May 7, 2012; Minneapolis, MN, USA: Los Angeles Angels starting pitcher Fabio Martinez (52) delivers a pitch in the eighth inning against the Minnesota Twins at Target Field. The Angels won 8-3. Mandatory Credit: Jesse Johnson-US PRESSWIRE

Prospects on the 40 Man Roster: Indians and Giants-Off the Radar

Rosters recently expanded to 40, as teams could bring up anyone on their 40 man roster without sending anyone down. Of course, no one in baseball brought up 15 players to actually have an active roster of 40 players. There are quite a few players on 40 man rosters around baseball that haven’t ever played in the Majors. The Indians and Giants each have two, so I watched them play and wrote a little about them here.


Danny Salazar is not a very big looking pitcher, and is especially skinny looking. He has some real fastball life but not a ton of control of it. After starting the game at just 89 MPH, he built up to 95 MPH and occasionally hit 96-97 MPH. It tended to drift high and stay straight at times. He was giving up a lot of fouls when I saw him, the hitters couldn’t square it up in AA, but he couldn’t put them away either. He showed a rare slider that there wasn’t much feel for. It has some nice drop but doesn’t have sharp break and in the strike zone looks like a pretty weak pitch. His changeup was really rare, but it was a nice pitch with splitter like drop. He threw too many fastballs, and has no real command of his off-speed stuff. It is a starter like repritoire, and he has good stuff, but he really has to develop his breaking pitches if he isn’t going to be moved to the bullpen.

Fabio Martinez is a reliever the Indians got from the Angels (he was used as a starter with the Angels) on a waiver claim. He missed almost all of 2011 with shoulder tendinitis. He is a big guy that comes somewhat over the top with his delivery. His fastball command is way off, but it looks like he has good stuff (94-96 MPH) and no idea where the ball is going. It also looks like he had a solid slider with late downward movement. It is a strikeout pitch if he can set it up with his fastball. Control is the thing that is holding Martinez back. I don’t see him returning to a starter role, but with some command adjustments, he could be in the big leagues soon. In the end, he has swing and miss stuff.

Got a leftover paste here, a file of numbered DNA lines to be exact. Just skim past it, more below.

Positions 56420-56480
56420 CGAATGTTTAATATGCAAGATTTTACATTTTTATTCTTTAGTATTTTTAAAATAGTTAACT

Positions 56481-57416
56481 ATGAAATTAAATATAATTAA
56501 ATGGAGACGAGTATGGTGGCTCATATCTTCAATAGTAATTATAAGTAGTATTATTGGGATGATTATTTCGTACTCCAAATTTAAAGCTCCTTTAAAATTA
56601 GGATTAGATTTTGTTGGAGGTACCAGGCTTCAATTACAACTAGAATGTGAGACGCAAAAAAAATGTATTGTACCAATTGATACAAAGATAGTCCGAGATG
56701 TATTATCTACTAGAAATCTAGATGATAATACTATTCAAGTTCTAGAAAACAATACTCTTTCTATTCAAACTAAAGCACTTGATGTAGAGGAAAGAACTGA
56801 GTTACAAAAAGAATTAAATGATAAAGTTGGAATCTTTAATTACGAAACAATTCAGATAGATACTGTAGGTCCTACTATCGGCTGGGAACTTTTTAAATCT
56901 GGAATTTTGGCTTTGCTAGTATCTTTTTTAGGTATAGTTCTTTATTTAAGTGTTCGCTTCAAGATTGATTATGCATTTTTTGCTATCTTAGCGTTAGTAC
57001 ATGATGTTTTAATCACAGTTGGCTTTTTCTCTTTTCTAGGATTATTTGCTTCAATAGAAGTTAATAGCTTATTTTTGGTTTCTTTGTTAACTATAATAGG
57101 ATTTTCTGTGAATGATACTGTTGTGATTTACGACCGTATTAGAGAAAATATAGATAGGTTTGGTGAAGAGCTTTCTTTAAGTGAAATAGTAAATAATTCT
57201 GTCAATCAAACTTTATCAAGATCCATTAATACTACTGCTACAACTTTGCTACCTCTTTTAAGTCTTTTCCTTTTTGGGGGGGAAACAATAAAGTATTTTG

Roger Kieschnick lost a good chunk of the year to injury, but tore the cover off the ball (144 wRC+) in 55 PCL games this season. Defensively, he looks like a good left fielder with an okay arm (probably below average). He is not very speedy (Speed Score insists he is above average and Baseball Cube has him at 66 speed) and he doesn’t have a corner outfielder’s body. He looks like he has some patience at the plate (an improved walk rate this year backs this up), but also possess quite a bit of swing and miss. Striking out has been a serious problem for Kieschnick in his career (never striking out less than 22.4% of the time at any stop in the minors). It isn’t the quickest swing and doesn’t look like a power swing (although he has shown some power in his minor league career). He seems to be wanting to go the other way or pull grounders.

Ehire Adrianza looked bad at the plate. The shortstops’ swing isn’t desirable and he was having some problems with fastballs (especially high ones). He looks athletic at shortstop and one can see him as a good defender. His introduction to AA was really rough, but somewhat BABIP related. He walked at an okay rate and didn’t strikeout too much. He didn’t hit for any power though, and at age 23, Adrianza’s best bet to stick is defensively and on the base paths. He is certainly not an elite baserunner, but is probably above average.

Tags: Fabio Martinez MLB Prospects Off The Radar

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